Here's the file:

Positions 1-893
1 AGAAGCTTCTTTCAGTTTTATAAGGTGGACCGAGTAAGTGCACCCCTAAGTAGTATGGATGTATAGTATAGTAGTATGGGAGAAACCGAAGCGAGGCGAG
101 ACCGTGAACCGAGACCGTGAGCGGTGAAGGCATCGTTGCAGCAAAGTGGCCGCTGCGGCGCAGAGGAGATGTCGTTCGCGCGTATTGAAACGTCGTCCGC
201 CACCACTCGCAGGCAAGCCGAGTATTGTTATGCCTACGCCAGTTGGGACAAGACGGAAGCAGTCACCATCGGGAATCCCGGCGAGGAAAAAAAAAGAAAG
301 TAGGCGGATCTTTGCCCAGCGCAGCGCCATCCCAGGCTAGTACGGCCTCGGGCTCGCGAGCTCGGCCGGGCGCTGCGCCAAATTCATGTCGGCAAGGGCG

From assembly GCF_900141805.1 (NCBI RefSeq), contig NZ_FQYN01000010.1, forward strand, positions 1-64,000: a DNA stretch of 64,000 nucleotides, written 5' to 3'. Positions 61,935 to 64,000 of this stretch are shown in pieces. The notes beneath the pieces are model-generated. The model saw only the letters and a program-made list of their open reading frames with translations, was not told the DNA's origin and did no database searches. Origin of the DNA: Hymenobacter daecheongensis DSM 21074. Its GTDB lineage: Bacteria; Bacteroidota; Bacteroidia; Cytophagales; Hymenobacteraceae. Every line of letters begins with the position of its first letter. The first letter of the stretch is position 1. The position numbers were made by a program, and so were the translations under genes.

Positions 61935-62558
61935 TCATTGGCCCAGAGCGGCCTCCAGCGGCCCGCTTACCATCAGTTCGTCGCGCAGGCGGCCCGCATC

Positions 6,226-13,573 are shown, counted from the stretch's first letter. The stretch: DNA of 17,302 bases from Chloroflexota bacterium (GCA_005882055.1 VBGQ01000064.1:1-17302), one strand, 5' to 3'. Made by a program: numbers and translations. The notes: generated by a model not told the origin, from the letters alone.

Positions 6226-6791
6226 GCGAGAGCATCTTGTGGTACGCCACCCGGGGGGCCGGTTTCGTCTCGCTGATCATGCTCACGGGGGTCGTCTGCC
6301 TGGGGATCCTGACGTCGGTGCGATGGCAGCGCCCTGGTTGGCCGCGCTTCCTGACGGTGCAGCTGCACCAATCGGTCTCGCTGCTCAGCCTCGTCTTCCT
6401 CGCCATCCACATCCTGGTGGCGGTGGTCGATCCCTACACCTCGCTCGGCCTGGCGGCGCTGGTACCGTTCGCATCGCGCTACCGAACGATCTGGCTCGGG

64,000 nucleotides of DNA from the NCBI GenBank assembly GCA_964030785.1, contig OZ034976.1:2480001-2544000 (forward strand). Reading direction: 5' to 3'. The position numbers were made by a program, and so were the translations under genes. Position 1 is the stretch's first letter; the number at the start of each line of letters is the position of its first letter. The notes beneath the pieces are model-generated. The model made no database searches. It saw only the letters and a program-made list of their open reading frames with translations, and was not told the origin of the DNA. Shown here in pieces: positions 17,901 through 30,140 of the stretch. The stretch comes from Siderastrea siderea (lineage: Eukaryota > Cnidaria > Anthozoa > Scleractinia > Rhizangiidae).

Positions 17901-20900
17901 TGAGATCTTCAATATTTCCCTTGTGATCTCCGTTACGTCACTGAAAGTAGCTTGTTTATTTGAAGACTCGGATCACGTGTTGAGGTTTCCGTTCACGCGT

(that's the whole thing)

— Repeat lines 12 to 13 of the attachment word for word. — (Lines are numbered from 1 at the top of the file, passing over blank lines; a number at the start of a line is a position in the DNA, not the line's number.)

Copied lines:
6301 TGGGGATCCTGACGTCGGTGCGATGGCAGCGCCCTGGTTGGCCGCGCTTCCTGACGGTGCAGCTGCACCAATCGGTCTCGCTGCTCAGCCTCGTCTTCCT
6401 CGCCATCCACATCCTGGTGGCGGTGGTCGATCCCTACACCTCGCTCGGCCTGGCGGCGCTGGTACCGTTCGCATCGCGCTACCGAACGATCTGGCTCGGG